Introduction To GIT
The following article provides an outline for Introduction To GIT. GIT was created by Linus Torvald, who is the creator of Linux, in 2005. They are Open source projects used for the distributed version control system to develop several types of commercial and non-commercial projects as GIT is a distributed version, they could be used as a server for managing repositories. The main goal of it is they support non-linear developments with good speed and can handle large projects deliberately.
In earlier days, we keep track of our work to make a copy, modification the files, but after version control, we can manage files in a professional manner explicating folder concepts; most interestingly it allows us to restore previous versions of project work. So, GIT helps in tracking codes by storing them in versions on its own local repository called GITHUB. GITHUB is a website where we can upload a copy of files stored in the repository. GIT uses a low-level language called C language.
The various process like designing, product management, development, marketing, and customer support can be easily handled using GIT. It favors both programmers and non-technical users keeping monitor the history of their project files by storing different versions of files. The main purpose of GIT is to manage source code in software development or a file that changes over time. GIT is needed to prevent code conflicts between the developers.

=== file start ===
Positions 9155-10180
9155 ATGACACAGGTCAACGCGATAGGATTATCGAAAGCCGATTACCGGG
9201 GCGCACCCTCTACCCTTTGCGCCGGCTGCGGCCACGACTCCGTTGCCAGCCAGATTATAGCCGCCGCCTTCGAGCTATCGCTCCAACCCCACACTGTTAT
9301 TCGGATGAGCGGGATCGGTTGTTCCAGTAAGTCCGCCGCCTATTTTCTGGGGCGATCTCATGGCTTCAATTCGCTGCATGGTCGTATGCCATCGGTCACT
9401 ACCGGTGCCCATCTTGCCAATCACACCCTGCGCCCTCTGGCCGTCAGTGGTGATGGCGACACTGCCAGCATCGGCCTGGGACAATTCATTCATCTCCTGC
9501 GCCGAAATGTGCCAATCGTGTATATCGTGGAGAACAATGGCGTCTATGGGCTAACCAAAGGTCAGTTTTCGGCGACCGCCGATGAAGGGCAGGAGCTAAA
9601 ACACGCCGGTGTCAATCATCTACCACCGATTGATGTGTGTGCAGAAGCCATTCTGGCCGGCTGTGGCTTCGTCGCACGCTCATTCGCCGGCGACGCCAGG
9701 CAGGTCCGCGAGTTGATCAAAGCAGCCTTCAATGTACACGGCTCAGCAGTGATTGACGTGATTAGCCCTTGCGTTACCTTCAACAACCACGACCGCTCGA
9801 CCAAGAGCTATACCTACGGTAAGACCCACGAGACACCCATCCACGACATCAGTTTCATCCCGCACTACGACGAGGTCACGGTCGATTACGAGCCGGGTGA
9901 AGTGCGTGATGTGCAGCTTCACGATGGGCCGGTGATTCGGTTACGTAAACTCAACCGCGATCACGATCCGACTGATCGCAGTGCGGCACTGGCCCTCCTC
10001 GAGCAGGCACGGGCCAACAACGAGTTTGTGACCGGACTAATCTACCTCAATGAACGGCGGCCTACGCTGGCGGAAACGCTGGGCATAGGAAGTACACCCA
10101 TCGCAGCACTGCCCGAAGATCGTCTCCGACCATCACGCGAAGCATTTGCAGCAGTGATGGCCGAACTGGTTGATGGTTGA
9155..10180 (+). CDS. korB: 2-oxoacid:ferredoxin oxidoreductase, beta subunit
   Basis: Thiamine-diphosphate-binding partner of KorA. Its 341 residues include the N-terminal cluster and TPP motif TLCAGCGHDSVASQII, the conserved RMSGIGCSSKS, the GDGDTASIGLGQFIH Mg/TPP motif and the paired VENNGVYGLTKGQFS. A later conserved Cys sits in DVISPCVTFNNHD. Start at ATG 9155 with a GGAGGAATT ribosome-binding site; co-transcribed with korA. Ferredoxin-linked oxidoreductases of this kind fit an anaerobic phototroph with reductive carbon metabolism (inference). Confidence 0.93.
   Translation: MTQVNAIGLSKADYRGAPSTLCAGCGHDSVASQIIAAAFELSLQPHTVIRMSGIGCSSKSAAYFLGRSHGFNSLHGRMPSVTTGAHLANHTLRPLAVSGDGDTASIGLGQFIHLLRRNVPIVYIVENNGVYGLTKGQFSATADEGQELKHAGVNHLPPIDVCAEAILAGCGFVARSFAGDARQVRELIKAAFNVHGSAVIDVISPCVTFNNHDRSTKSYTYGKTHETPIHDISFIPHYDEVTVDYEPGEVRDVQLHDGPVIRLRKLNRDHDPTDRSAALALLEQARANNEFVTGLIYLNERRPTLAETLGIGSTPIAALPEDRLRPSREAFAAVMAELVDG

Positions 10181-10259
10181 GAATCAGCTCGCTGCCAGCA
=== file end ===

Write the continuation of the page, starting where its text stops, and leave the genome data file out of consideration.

Git represents commit; many operations are faster in git, such as switching to another commit and comparing them. A code can be put into the cloud on GitHub, GitLab, or bit bucket. The three local areas of git are the working directory, staging area, and git repository. The object types include blobs, trees, commits, tags. Blobs and trees represent files, and directories and tags are metadata.
Some basic commands of git are as follow:
- git pull
- git add
- git commit
- git push
Main Components of GIT
Given below are the main components of GIT. GIT is primarily a command-line tool.
The three states of git (workflow) are:
- Committed: Takes the file from the staging area and stores it to snapshot permanently in the git.
- Modified: It takes files from the working directory(modified/unmodified).
- Staged: Adds snapshots to the staging area.
The three main parts of git projects are:
- GIT directory: It stores the object database where cloning takes place in the repository to another remote computer.
- Working tree: Files are pulled out from the database and placed on the disk for modifications.
- Staging area: This acts as an index part that directs to go the next commit.
GIT hub has six main steps when implemented. They are creating a branch, add commits, open a pull request, review code, merge, deploy.
Characteristics of GIT
Given below are the characteristics mentioned:
- They are free and open-source with multiple backups and added staging areas.
- GIT provides users to work with both online and offline. Commit operations are possible even if offline. GIT repository plays a vital role which is a large hash table.
- GIT has the last commit (undo operations) and revert options for unnecessary changes.
- It has a good feature called Restore delete a commit, which is essential in larger projects.
- They have good security protection against the alteration of files and maintains the authentic history of source files. In git, any revision is given a 40-bit key for all the repositories copies.